Stocks clawed back from earlier losses Wednesday, but still ended in negative territory for a second day, fueled by disappointment over the Fed's latest minutes and ongoing worries over the euro zone.
The Dow and the S&P logged their biggest decline since March 6, while the Nasdaq suffered its worst day of the year.
The Dow Jones Industrial Average recovered from its 179-point drop, but still erased 124.80 points, or 0.95 percent, to close at 13,074.75. BofA and Alcoa led the blue-chip laggards.
The S&P 500 tumbled 14.42 points, or 1.02 percent, to end at 1,398.96. The Nasdaq fell 45.48 points, or 1.46 percent, to end at 3,068.09.
The CBOE Volatility Index, widely considered the best gauge of fear in the market, jumped above 16.
Most S&P sectors closed in negative territory, led by techs and materials. Telecoms eked out a gain.
“This feels like a big [turning point] for the market,” said Ira Epstein of Linn Group. “Everyone thought they missed the boat, so we’re getting that first major break and [they’re] often sharp.”
Epstein advised investors to “hold back” to see how deep the pullback can go.
“You don’t have to rush to buy the first sizable break in this market,” he said. “I don’t think any one thing caused [this pullback]—It’s a confluence of forces and the doorway gets very small when everyone runs for it.”
Minutes from the Fed's latest meeting on Tuesday suggested that policymakers' appetite for another dose of quantitative easing significantly decreased, amid the improving U.S. economy. Still, members of the Fed remained cautious about a broad recovery, especially on the jobs front.
Morgan Stanley downgraded its forecast of further quantitative easing by the Fed to one-out-of-three chance from two out of three.
On the economic front, private employers added 209,000 jobs in March, according to the ADP National Employment Report. Economists had expected a gain of 200,000.
The ADP report is seen as a precursor to the government’s monthly employment report, which is due out this Friday.
Non-farm payrolls are expected to show a gain of above 200,000 in March, the fourth-straight month the economy has added more than 200,000 jobs, after an increase of 227,000 in the previous month. (Read More: Markets Closed Friday—Why Release Jobs Data?)
Meanwhile, the service sector expanded at a slightly slower pace than expected in March at 56.0, according to the Institute for Supply Management's non-manufacturing index. Economists had expected a reading of 57.0.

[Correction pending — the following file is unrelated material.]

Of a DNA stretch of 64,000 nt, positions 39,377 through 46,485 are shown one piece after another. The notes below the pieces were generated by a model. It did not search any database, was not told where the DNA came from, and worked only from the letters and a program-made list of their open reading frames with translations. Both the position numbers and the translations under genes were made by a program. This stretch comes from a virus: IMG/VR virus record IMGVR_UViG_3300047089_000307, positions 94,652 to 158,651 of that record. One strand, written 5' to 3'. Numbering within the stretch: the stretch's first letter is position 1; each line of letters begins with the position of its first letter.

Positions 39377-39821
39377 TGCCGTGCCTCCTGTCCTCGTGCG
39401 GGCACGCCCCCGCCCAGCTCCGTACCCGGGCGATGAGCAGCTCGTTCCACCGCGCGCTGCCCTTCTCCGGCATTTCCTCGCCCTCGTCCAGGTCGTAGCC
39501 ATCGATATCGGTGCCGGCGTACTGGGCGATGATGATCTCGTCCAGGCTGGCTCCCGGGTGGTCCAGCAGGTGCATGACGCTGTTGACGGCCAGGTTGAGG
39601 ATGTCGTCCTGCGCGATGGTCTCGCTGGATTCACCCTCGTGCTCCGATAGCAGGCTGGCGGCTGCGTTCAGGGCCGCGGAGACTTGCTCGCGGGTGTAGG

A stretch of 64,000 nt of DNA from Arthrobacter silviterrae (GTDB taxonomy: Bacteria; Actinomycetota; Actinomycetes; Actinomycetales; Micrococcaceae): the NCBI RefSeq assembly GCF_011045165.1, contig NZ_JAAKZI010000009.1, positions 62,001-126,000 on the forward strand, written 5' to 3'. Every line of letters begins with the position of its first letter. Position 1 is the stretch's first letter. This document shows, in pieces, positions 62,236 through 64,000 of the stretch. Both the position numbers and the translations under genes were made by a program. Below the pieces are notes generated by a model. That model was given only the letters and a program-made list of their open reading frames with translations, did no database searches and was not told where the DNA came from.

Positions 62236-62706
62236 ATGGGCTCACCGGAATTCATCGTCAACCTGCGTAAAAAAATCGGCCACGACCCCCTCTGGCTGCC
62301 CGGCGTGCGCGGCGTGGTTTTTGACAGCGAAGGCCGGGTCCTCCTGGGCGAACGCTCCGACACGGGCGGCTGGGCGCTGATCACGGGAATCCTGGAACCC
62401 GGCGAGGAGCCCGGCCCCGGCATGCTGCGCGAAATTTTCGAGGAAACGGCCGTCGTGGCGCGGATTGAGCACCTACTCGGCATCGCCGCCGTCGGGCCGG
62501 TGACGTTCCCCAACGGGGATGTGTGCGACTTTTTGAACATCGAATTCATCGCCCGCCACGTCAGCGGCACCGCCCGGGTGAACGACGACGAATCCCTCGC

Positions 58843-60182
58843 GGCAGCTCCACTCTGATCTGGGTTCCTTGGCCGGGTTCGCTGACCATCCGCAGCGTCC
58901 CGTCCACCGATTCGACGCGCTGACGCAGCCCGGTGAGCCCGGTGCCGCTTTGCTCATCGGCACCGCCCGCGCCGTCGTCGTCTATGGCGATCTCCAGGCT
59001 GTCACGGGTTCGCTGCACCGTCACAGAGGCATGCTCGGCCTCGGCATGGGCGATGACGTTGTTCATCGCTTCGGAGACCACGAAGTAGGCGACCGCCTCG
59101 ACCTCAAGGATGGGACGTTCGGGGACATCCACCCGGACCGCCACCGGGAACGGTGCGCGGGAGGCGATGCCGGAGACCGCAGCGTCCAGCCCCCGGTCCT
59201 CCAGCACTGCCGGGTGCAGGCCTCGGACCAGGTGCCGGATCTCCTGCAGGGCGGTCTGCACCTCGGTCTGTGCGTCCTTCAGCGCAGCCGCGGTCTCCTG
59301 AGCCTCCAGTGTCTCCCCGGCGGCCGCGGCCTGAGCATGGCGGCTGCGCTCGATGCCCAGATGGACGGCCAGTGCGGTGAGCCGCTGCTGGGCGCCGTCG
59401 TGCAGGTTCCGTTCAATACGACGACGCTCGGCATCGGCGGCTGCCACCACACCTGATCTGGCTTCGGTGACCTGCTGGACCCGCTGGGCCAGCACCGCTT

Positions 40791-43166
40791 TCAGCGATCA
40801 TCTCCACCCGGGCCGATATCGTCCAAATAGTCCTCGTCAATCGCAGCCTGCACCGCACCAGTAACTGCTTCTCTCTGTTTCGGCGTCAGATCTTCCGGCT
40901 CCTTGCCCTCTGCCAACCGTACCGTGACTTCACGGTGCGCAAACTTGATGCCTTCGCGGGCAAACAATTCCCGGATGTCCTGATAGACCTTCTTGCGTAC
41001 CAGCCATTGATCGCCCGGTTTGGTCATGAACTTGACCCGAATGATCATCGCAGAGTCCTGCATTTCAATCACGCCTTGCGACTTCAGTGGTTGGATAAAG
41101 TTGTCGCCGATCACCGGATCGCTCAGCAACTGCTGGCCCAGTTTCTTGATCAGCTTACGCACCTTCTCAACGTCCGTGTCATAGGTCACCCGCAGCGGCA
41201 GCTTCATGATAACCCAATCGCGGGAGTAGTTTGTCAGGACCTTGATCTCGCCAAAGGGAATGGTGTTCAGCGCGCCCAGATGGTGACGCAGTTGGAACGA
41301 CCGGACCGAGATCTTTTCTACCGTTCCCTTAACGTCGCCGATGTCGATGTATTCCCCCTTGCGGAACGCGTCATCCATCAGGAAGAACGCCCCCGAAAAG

Adding to woes, Spanish borrowing costs jumped at its bond auction, fueling worries in other European markets and overshadowing a successful step back into debt markets by neighboring Portugal.
The ECB kept interest rates at a record low of 1 percent. In addition, ECB President Mario Draghi said in a news conference that inflation is likely to stay above the 2 percent target for the year, but said talk of an exit was premature.
Commodities also declined sharply across the board with gold trading near three-month lowsand crude oil hitting a six-week low.
GE slipped after Moody's downgraded the ratings of both the conglomerate and its finance unit, GE Capital by a notch, citing risks in the funding model. GE is the minority shareholder of NBCUniversal.
AIG climbed after Bernstein upgraded the insurer to "outperform" from "market perform," citing positive catalysts including final asset sales and government exit by year-end.
SanDisk tumbled to lead the S&P 500 laggards after the chipmaker warned that revenue and margins were being hurt due to weak demand from mobile phone manufacturers and a glut in supply. Rivals Micron and Broadcom also slumped.
Yahoo is eliminating 2,000 jobsin a new restructuring effort to help save the troubled Internet company.
Best Buy fell after reports that S&P could cut the consumer electronics retailer to "junk" status.
Among earnings, Monsanto edged lower along with the broader market even after the agribusiness company reported better-than-expected earnings, adding that improving sales would boost its full-year outlook.
Bed Bath & Beyond is slated to post earnings after-the-bell tonight.
Weekly mortgage applications rebounded last week, reversing seven straight weeks of declines, thanks to an increase in purchase demand as interest rates slipped, according to the Mortgage Bankers Association.
—Follow JeeYeon Park on Twitter: @JeeYeonParkCNBC—
Coming Up This Week:
THURSDAY: Jobless claims, Fed's Bullard speaks, chain-store sales, Yahoo board members' 1st day; Earnings from CarMax
FRIDAY: Good Friday—markets closed/banks open, non-farm payrolls, consumer credit
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